Connect with us

Alberta

Different strokes for different folks

Published

4 minute read

Different strokes for different folks.

A day or so before superstars Bryce Harper and Blake Snell told of their reluctance to play an abbreviated 2020 major-league baseball season unless they get all of their multi-million dollar contracts, a young guy in Alberta spent long minutes talking about how much he wants to play.

For 21-year-old pitching prospect Jesse Poniewozik of Spruce Grove, money is no object. These days, when he isn’t working to complete a degree at Okanagan University in Kelowna, B.C., the righthander spends as much time as possible in an empty park, working toward the next chance he gets to climb the ladder toward a successful long-term career.

Like many other young players, this young man has a dream. He discovered baseball as a four-year-old and has been captivated by the sport ever since. It’s extremely easy to pull for Poniewozik. He’s bright, well-spoken and thoughtful.

It’s even easier to pull for him if you know a little about his single season with the Edmonton Prospects and the frightening incident that sidelined him only days before the end of last season.

Those in the seats when a line drive off the bat of a Medicine Hat Mavericks player hit Poniewozik on the head, literally knocking him off the mound. He struggled to his feet and made a brief gesture toward the rolling baseball before going down again. At that point, his mom and dad, Karen and Jim, made their way to the clubhouse and from there to hospital. Almost immediately, they learned that “Jesse had a concussion, a serious one.”

When he was allowed to go home, restrictions were serious: plenty of rest, especially at first; limited physical activity; a responsible diet. Now, months later, the young man sees that difficult time as a positive one.

“I did so much sitting around, you know, that I put on some weight. I had to work a little later to take some of it off.”

As a result of a new routine that lasted a couple of months, his playing weight climbed from about 185 to about 200 pounds, good size for a man who’s six-foot-two. Coincidentally speed on his fastball – the sport’s beloved “velo” – is about four miles per hour better than last year’s best level. Like every young pitcher, Poniewozik realizes the game is easier if you can throw the ball past a rival hitter. “I’m sure I’ll get faster, I’ll be able to stay in the 90s.”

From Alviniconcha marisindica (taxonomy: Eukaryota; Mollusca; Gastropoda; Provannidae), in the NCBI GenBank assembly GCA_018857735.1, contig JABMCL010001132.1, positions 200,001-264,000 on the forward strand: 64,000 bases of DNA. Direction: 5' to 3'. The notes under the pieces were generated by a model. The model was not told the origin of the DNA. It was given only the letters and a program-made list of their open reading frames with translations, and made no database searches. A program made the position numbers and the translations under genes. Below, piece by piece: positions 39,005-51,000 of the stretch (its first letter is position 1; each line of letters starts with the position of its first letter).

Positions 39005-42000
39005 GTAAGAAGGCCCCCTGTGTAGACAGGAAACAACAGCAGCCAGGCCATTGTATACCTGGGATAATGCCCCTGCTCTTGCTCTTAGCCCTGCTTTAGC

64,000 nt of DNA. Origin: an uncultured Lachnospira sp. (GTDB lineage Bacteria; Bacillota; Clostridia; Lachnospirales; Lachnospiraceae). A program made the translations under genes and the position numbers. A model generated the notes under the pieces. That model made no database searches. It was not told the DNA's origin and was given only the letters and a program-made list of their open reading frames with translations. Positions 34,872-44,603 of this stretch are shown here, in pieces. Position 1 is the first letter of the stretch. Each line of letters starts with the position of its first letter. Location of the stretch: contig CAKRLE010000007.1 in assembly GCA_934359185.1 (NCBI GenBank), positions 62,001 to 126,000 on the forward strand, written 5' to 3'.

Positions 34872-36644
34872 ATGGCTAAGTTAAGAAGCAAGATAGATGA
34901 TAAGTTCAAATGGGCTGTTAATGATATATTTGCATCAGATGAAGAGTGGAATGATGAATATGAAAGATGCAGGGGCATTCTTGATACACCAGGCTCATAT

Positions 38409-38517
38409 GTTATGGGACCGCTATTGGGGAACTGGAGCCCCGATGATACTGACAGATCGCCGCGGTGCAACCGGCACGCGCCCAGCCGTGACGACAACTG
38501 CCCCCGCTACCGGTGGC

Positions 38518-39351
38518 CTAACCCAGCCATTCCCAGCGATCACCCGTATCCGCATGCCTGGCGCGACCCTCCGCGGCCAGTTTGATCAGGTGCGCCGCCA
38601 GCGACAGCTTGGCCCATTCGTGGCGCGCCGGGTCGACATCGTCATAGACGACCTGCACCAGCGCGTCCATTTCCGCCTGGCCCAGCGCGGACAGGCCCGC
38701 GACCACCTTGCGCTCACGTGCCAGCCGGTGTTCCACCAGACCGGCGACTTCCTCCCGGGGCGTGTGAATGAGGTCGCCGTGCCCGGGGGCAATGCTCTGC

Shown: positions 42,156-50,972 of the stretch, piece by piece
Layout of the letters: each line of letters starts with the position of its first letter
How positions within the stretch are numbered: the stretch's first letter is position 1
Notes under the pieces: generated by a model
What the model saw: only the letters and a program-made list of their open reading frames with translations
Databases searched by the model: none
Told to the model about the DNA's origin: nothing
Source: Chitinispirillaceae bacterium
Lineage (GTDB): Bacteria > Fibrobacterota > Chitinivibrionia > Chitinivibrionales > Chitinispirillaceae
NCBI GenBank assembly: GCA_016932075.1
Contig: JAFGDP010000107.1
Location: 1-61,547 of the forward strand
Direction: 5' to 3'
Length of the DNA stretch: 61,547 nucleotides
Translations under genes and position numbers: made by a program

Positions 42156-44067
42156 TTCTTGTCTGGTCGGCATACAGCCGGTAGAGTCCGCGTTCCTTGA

With both the Prospects and his university team inactive because of COVID-19, “Ponie” is happy to look back at some early appearances against U.S. College teams in and around Las Vegas. There, overcoming some understandable nervousness from last year’s injury, he discovered that his improvement from the start to the end of the 2019 season is continuing.

That’s where confidence comes in, something that developed for him as a Prospects. where he opened as an occasional reliever before growing into crucial situations. By season end, his value as a starter was obvious. “At first, I wondered about some things: a lot of good players from big American schools play in our league and I had to find out what I could do.”

Now, he knows he can prosper competitively in the WCBL. One day, he hopes to prosper financially at baseball’s higher levels.

But, first, he just wants to play.

Read more stories on Todayville.

­­

Follow Author

Alberta

Homan drops opener at Players' Championship a day after winning 11th Grand Slam title

Published on

CALGARY — A day after winning a record 11th Grand Slam of Curling title, Ontario’s Rachel Homan fell to Russia’s Alina Kovaleva on Tuesday the opening draw of the Princess Auto Players’ Championship.

Kovaleva’s team broke open a 3-3 tie with three points in the fifth end.

Homan’s Ottawa-based team was coming off a 6-3 win over Switzerland’s Silvana Tirinzoni on Monday night in the final of the Humpty’s Champions Cup.

Meanwhile, South Korea’s Minji Kim scored six in the fifth end in a 9-3 win over Manitoba’s Team Tracy Fleury, with Chelsea Carey filling in at skip.